The UK government has announced plans to introduce a deposit return scheme for drinks bottles and cans, in an effort to reduce pollution. Out of the 13 billion plastic drinks bottles used each year in the UK a year, over three billion go to landfill or incineration or simply turn into litter.
"We can be in no doubt that plastic is wreaking havoc on our marine environment – killing dolphins, choking turtles and degrading our most precious habitats. It is absolutely vital we act now to tackle this threat and curb the millions of plastic bottles a day that go unrecycled," said Environment Secretary Michael Gove in a statement.
"We have already banned harmful microbeads and cut plastic bag use, and now we want to take action on plastic bottles to help clean up our oceans."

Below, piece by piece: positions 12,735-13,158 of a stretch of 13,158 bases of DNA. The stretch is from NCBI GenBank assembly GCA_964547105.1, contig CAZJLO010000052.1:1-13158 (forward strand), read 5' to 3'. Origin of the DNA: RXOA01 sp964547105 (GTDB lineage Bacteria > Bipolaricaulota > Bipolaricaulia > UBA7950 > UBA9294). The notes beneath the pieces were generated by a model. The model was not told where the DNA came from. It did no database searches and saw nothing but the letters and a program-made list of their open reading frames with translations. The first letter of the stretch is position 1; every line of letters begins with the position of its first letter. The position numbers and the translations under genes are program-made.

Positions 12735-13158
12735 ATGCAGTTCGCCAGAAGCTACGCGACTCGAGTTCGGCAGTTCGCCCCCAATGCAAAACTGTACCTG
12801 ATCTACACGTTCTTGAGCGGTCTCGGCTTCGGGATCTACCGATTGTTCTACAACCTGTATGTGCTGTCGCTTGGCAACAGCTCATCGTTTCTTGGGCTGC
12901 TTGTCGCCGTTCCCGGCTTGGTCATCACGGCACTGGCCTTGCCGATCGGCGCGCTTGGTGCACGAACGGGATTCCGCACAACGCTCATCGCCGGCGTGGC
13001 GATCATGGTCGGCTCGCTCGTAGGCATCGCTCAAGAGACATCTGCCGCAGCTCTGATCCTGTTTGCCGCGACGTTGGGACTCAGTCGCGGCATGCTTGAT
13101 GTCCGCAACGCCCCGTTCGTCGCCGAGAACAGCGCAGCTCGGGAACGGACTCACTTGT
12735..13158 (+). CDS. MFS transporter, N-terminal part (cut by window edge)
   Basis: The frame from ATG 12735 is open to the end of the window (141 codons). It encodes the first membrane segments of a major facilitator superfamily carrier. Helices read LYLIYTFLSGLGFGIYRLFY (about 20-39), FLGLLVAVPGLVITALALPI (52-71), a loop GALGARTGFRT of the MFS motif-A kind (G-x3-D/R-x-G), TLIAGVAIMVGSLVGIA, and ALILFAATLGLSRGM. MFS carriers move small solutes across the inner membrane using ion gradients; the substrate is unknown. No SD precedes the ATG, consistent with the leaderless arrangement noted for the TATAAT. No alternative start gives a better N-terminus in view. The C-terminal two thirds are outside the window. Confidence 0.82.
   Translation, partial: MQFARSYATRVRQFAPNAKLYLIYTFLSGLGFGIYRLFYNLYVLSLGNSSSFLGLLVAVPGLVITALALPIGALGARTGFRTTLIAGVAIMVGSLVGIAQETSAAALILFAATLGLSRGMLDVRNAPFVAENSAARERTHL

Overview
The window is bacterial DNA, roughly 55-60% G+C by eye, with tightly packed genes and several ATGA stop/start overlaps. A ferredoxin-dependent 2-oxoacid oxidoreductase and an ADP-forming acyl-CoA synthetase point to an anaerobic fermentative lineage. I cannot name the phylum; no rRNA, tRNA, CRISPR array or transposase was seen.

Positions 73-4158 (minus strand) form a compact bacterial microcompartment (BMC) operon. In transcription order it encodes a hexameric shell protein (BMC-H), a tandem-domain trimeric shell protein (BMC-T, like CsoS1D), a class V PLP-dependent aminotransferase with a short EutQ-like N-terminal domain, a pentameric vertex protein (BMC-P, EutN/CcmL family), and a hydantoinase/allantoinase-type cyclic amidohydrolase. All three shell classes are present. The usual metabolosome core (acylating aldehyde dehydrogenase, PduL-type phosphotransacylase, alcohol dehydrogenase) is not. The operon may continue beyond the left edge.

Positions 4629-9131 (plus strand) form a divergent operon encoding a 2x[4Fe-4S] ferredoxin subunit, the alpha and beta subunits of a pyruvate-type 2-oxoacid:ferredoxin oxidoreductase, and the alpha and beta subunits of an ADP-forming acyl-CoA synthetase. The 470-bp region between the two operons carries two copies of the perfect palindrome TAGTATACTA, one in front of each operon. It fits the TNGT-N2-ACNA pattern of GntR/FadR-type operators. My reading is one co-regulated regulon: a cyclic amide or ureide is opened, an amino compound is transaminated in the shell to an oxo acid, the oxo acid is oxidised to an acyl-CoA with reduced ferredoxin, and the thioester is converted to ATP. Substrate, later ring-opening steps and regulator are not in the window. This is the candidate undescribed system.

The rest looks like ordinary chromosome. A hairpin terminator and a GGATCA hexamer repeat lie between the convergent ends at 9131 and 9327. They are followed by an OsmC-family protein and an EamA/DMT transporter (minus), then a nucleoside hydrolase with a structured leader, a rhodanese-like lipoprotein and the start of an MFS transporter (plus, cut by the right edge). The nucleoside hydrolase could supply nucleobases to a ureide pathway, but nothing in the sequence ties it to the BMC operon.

The government is looking to follow the lead of countries like Denmark, Sweden and Germany whose deposit return schemes have significantly boosted recycling rates to up to 97 per cent. Shoppers pay an up-front deposit when they buy a drink which they get back when they return the empty drink container, often through a 'reverse vending machine' system. These schemes push the responsibility of collecting and recycling metal, glass and plastic packaging onto retailers and brands, rather than consumers and councils.
Although the scheme is in its early stages, with a consultation to planned for later this year, environmental organisations have welcomed the announcement.
Bill Bryson, author and former president of Campaign to Protect Rural England, comments: "Future generations will look back on this decision as a piece of supremely enlightened policymaking, and one that raises the prospect of the world's most beautiful country becoming free from drinks container litter at last."